The Horologicon: A Day's Jaunt through the Lost Words of the English Language

The Horologicon: A Day's Jaunt through the Lost Words of the English Language by Mark Forsyth Read Free Book Online

Book: The Horologicon: A Day's Jaunt through the Lost Words of the English Language by Mark Forsyth Read Free Book Online
Authors: Mark Forsyth
Tags: Humour, Etymology, words, English Language
can measure dew using a
. If you are of a poetic bent, you can contemplate what Browning called the ‘sweet dew silence’. If you are of a practical bent, you can worry about getting your feet wet, for morning moisture can have calamitous consequences, such as
beau traps
    Have you ever trodden upon an innocent-looking paving stone, only to find that there is a hidden hole full of water beneath it? The stone tilts down under your weight and the disgusting dirty rainwater (once known as
dog’s soup
) spurts up all over your ankles and into your shoes. There is a name for this. It is called a beau trap, on the basis that it destroys the leggings of the finely dressed beau about town. Grose’s
Dictionary of the Vulgar Tongue
from 1811 demonstrates that some annoyances are eternal:
    Beau Trap A loose stone in a pavement, under which water lodges, and on being trod upon, squirts it up, to the great damageof white stockings; also a sharper neatly dressed, lying in wait for raw country squires, or ignorant fops.
    And the worst possible consequence of a beau trap is to have your shoes filled with water so that you can actually hear it sloshing and squeezing between your toes. There is a word for making this noise:
, as in this Scots poem of 1721:
    Aft have I wid thro’ glens with chorking feet,
    When neither plaid nor kelt cou’d fend the weet. 1
    In fact, it may be best to set off to work on
, which are defined in a dictionary of 1721 as stilts to put the feet in to walk in dirty places, and it would certainly show a sense of balance and altitude that would make you the envy of your neighbours. Also, scatches would allow ladies to be sure that their skirts were never
, which is to say muddied at the hemline. However, walking on scatches would, I imagine, require an awful lot of practice and they would be hard to stow away at work, so you could instead go for
, which are the planks of wood laid out over soft mud used by people who want to wander around on the seashore without getting their boots or their clothes dirty.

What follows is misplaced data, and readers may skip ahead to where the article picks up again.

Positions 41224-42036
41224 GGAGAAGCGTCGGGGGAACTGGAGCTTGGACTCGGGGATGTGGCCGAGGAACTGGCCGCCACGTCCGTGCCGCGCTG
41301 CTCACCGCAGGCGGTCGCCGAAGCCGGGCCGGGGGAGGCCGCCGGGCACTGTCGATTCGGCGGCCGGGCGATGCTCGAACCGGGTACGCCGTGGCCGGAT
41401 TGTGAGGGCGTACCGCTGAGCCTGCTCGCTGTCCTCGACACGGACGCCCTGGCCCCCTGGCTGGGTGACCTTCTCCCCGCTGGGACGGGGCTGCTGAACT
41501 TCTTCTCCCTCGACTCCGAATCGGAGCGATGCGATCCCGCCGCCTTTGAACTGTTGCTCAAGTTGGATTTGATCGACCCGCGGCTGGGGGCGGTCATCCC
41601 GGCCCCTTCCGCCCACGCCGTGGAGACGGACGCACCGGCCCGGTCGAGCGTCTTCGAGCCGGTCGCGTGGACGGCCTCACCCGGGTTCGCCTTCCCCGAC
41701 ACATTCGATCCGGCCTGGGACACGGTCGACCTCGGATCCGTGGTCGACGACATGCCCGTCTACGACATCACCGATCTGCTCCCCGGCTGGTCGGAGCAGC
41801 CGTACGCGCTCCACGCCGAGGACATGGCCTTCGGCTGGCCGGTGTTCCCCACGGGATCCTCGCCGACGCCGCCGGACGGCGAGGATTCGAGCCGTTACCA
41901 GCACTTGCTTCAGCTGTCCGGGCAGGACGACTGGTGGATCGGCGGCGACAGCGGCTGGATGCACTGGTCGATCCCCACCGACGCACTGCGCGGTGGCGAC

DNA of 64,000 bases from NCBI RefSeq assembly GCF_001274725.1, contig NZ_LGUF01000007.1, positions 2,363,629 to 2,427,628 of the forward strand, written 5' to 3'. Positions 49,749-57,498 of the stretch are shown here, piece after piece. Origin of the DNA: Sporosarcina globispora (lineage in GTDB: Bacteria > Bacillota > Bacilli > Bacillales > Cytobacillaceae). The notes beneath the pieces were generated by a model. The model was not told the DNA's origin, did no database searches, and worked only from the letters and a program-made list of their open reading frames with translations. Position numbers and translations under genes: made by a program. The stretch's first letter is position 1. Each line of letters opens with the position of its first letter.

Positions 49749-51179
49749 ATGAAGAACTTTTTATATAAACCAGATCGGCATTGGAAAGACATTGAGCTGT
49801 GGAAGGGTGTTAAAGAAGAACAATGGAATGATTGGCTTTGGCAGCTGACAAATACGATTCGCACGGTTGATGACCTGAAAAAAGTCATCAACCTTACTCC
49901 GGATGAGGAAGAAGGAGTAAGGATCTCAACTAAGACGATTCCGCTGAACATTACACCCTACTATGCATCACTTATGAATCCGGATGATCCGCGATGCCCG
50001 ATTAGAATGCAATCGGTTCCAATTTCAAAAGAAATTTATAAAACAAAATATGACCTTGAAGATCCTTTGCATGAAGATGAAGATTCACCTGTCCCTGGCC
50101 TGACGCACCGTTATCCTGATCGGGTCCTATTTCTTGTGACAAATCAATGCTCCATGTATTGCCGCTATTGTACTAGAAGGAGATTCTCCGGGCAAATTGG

That’s it. The door has closed behind you. So it’s time to check whether you’ve got your keys and your phone and your purse or wallet. This is done by
in your pockets. Grubbling is like groping, except less organised. It is a verb that usually refers to pockets, but can also be used for feeling around in desk drawers that are filled with nicknacks and whatnot. It can even have a non-pocket-relatedsexual sense, although this is rare and seems only ever to have been used by the poet Dryden, as in his translation of Ovid’s
Ars Amatoria
where he rather wistfully arranges to meet his lover thus:
    There I will be, and there we cannot miss,
    Perhaps to Grubble, or at least to Kiss.
    Having established beyond doubt that you’ve forgotten your keys, that your wallet/purse is empty and that your phone is not charged, you can now decide that it’s too late to do anything about it and instead
(advance majestically) to work. Or, if inceding is beyond you, you may
to your chosen mode of transport.
    There are so many methods of getting to and from your place of labour that the lexicographically-minded may simply drown in words. Pliny the Elder records that in the days of Augustus Caesar a boy managed to train a dolphin to carry him to school every morning, a story that resulted in the English word
. However, in default of a dolphin you may make do with a
, which is a comfortable basket affixed to a mule for the benefit of Pyrenean travellers. You could even
to work, brachiate being the technical term for the way that Tarzan swings through the jungle. This gives a fantastic workout to the upper body, but requires that you have a continuous line of trees between your house and your office. If you have enough horsesand too little sleep, you could opt for a
, which is a bed carried on the backs of

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